The Turn of the Screw | Performing Arts Review | Chicago Reader

The Turn of the Screw 

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The Turn of the Screw, City Lit Theater Company and Genesius Theatre Company. Jeffrey Hatcher's curious retelling of Henry James's ghost story epitomizes the problem with adapting complex works of literature to the stage: great stories and novels don't always make for great, even good theater. Were Hatcher to go back and heighten the camp value or bring the sexual subtext to the forefront, The Turn of the Screw might make an excellent farce a la Charles Ludlam's The Mystery of Irma Vep. Certainly it has all the requisite components: mistaken identities, slamming doors, uncanny entrances and exits.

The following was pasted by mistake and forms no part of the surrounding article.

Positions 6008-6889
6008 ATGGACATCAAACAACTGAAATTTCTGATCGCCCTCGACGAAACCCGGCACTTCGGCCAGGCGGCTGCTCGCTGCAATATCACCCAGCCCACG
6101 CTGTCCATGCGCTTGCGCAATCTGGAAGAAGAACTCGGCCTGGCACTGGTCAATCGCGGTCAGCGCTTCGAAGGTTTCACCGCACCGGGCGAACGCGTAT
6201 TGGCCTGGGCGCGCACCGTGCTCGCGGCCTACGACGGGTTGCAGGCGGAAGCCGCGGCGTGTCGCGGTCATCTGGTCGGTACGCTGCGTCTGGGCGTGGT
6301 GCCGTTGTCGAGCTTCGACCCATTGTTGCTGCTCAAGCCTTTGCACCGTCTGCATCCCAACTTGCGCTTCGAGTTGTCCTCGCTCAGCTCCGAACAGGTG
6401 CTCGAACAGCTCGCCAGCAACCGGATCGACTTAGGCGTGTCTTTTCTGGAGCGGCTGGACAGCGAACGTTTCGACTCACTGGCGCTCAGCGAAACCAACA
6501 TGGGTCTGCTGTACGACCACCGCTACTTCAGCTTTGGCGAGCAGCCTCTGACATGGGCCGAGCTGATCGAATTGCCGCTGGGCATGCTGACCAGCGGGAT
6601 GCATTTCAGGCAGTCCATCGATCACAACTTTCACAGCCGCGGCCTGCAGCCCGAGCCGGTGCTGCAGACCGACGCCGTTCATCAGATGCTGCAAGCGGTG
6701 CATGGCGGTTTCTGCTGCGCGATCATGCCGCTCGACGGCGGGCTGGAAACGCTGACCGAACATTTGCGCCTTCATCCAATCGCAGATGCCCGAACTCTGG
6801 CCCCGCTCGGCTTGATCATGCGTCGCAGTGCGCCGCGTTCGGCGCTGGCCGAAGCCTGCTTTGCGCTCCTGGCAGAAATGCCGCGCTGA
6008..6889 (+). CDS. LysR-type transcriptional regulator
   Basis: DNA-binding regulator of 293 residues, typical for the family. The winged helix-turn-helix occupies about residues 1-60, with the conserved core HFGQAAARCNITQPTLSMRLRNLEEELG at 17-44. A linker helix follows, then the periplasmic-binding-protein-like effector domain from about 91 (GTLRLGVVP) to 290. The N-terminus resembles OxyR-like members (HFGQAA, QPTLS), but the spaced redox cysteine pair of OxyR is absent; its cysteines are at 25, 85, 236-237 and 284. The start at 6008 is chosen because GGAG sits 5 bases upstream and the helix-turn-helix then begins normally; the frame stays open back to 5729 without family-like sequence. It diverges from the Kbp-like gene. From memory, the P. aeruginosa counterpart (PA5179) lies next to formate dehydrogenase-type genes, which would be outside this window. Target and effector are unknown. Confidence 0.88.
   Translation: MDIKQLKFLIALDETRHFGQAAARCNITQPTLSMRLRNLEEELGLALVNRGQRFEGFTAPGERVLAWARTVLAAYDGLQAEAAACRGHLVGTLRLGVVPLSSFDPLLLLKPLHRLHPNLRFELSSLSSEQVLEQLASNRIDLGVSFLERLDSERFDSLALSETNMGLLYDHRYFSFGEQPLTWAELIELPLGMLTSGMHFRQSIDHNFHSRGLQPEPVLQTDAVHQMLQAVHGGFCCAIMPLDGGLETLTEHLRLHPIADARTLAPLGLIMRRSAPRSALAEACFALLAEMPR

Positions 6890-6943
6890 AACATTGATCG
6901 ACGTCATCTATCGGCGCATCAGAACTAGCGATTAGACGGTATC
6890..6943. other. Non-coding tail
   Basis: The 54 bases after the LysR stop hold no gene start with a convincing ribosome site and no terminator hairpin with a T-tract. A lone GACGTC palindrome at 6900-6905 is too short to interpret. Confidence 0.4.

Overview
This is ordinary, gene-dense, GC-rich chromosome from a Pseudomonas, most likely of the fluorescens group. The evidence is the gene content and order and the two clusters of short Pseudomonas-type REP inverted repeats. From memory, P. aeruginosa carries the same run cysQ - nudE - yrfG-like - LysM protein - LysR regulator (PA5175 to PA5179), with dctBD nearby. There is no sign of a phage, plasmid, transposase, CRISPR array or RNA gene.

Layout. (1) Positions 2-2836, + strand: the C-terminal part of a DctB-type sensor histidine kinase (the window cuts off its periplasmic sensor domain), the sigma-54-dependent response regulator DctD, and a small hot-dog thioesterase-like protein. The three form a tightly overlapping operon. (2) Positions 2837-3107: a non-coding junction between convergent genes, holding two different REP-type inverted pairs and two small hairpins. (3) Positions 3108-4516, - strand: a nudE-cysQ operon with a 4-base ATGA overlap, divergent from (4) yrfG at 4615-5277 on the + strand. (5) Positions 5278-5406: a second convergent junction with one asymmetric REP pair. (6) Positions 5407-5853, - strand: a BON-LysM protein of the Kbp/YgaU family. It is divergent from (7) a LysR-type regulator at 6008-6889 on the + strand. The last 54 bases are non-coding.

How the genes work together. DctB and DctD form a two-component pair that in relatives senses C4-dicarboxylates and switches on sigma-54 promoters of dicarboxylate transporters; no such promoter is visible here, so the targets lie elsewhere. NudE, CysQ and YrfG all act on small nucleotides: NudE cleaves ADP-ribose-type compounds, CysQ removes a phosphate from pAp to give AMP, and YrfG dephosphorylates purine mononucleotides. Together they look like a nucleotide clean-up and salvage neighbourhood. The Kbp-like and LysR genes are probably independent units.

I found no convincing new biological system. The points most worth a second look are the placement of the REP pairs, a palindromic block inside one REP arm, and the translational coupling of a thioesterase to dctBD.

Even with the clever conceit of using two actors to play all the characters, Hatcher's script is dull and hollow: it substitutes ham-fisted aphorisms for true dialogue and traffics in the worst sort of melodrama. Director Ann Shanahan and her cast have made the best of some truly bad material, however. Jack K. Magaw's intriguing scenic design--which transforms the City Lit stage into a gloomy arboretum--accurately conveys the menace inherent in James's work. And Cameron Feagin as the hard-nosed governess and Page Hearn as ne'er-do-well schoolboy Miles (and the rest) do well at plumbing Hatcher's few moments of true dramatic depth. But ultimately this exquisite production is a waste of energy: Hatcher's play remains a watered-down, easily digestible product, not a multidimensional piece of theater.

--Nick Green


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